In Allentown, Pa., Jill Stein made the news because of her petition to count votes in the state. Unfortunately, a federal judge thwarted her plans on Dec. 12. As candidate of Green Party, Stein already had small chance of discovering fraud or errors in votes because there was really nothing to count in the first place.

Pennsylvania is one of the 11 states that still use antiquated machines during elections. These equipment were purchased online, and printed ballots or paper-based backups are not available for recounting the number of ballots. Thus, people in the state really have no means of checking whether all votes were accurately recorded or tampered with.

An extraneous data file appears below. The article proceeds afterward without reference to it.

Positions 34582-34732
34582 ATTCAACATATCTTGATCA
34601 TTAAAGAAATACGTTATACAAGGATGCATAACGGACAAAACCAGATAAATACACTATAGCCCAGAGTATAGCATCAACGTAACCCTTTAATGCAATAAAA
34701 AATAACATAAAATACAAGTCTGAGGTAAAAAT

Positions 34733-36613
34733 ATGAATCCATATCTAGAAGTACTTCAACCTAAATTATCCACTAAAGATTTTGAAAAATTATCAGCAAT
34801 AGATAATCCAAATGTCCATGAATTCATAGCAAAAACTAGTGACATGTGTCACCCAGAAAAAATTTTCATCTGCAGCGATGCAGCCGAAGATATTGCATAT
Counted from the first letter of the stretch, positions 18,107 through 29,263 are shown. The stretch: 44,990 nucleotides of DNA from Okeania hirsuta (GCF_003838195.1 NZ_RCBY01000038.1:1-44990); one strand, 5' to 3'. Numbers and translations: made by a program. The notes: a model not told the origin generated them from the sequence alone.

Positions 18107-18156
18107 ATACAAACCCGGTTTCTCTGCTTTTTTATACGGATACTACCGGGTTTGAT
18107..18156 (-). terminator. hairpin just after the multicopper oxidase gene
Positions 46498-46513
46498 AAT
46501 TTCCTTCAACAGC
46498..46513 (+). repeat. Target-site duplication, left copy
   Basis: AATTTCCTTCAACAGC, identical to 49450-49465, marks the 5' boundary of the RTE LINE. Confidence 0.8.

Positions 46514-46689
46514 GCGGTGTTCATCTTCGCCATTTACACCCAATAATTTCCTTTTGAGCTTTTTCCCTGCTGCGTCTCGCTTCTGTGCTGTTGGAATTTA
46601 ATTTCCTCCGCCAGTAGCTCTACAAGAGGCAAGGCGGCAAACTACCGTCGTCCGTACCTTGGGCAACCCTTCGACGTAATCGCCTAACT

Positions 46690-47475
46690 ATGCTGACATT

At least 80% of population of Pennsylvania exercised their right to vote last Nov. 8 using those antiquated machines. Meanwhile, a non-profit group, VotePA, is already taking action to have these equipment be replaced with new ones. The group aims to acquire voting machines that can perform rechecking functions.

The use of digital voting machines is one of the most prominent dangers brought by implementation of US election system at very low budgets. Approximately, 1 in 5 voters used such machines to cast their votes in recent elections.